Accelerated indoor weathering
The issue with indoor weathering is simulating natural sunlight in a way intense enough to accurately represent real sunlight. Xenon-arc lamps do a very good job of this in the UV, visible light, and parts of the infrared regions. Additionally, they are very intense and can operate 24-7, so months of exposure in this simulation can equate to years in the real world.
The xenon-arc units used by the roofing industry are equipped with water sprays. Every 12 hour period has 30 minutes when the sprays are turned on. This testing is part of the ASTM D6878, Standard Specification for Thermoplastic Polyolefin-based Sheet Roofing, which requires TPO to be capable of surviving 10,080 MJ/m2 of UV energy without showing any surface cracking. Today, all TPO produced in the United States exceeds the standard, with regular products measuring twice that level, and some up to four times the level.
Accelerated weathering test with fluorescent UV light
Some industries view the xenon arc test as too severe and prefer to use a different light source. The most popular of these tests is based on the use of fluorescent lamps tuned to produce UV light. As with the xenon-arc equipment, these can be fitted with water sprays to function for 30 minutes every 12 hours. The units can be useful for initial screening of formulations, as well as benchmarking of competitive products. However, for rigorous testing, the xenon arc is the most severe.
As stated earlier, heat aging is relatively easy to do using a scientific oven capable of holding a temperature such as 115 or 135 C ± 2 C (240 or 275 F ± 3.6 F) for months. To achieve accurate results, the temperature must be even throughout the oven. ASTM D6878 requires the heat aging TPO membranes to be 90 percent tensile strength retention after aging at 115 C (240 F) for 32 weeks. All available commercial membranes pass this requirement, despite there being heat-related failures.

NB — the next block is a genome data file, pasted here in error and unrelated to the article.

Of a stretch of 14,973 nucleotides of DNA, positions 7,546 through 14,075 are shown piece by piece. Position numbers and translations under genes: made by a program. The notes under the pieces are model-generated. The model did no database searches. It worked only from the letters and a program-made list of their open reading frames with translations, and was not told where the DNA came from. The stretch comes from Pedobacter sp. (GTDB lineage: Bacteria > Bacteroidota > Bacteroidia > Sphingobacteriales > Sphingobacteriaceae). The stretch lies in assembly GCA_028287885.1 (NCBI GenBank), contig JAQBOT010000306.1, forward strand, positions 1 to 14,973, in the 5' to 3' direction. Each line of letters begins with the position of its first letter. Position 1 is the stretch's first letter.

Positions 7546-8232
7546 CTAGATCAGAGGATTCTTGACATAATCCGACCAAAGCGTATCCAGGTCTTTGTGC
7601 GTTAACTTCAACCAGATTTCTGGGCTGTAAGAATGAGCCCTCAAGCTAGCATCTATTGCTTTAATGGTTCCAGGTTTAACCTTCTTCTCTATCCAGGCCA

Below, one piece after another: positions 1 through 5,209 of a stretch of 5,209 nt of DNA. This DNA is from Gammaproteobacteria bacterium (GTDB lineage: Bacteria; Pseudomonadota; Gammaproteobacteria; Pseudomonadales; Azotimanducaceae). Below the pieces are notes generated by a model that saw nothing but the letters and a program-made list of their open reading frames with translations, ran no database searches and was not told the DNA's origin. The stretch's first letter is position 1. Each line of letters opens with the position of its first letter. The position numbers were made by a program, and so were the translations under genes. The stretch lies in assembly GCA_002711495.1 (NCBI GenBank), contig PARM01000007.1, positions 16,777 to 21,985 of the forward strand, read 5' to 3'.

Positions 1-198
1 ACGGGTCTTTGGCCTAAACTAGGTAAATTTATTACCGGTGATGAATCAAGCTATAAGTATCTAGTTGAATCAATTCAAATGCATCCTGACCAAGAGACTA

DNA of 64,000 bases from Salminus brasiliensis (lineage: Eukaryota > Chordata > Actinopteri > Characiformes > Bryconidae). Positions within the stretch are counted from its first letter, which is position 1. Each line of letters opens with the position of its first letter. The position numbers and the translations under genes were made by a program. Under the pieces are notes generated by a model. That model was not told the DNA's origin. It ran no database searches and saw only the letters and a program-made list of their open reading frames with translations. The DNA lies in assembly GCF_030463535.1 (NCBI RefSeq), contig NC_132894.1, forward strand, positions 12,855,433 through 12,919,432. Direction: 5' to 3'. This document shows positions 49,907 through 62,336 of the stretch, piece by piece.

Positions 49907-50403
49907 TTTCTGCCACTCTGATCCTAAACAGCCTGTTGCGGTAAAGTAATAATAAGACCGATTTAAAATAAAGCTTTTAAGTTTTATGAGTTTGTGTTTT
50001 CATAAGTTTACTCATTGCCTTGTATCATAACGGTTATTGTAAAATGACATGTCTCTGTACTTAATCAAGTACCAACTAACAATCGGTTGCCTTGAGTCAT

Some companies use a higher temperature of 135 C (275 F) and require their membranes to go through 90 days without cracking or weight loss above 1.5 percent. This equates to 490 days at 115 C (240 F)! In the most extreme cases, some require membranes to survive more than 190 days at 135 C (275 F), which is equivalent to 750 days at 115 C (240 F).
Although manufacturers may not be able to wait 20 to 30 years to test membranes’ lifespans in real-life conditions, there are plenty of options to help extrapolate how a product may perform against weathering. The best TPO manufactures often rely on multiple methods when developing products.
Tom Taylor has more than 20 years of experience in the building products industry, working for manufacturing organizations. He is the executive director of building science for GAF and received his PhD in chemistry from the University of Salford, England. He holds approximately 35 patents. Taylor’s main focus at GAF is thermoplastic polyolefin (TPO) and iso polyisocyanurate foam development, as well as all the associated accessories and adhesives. He can be reached at TTaylor@gaf.com.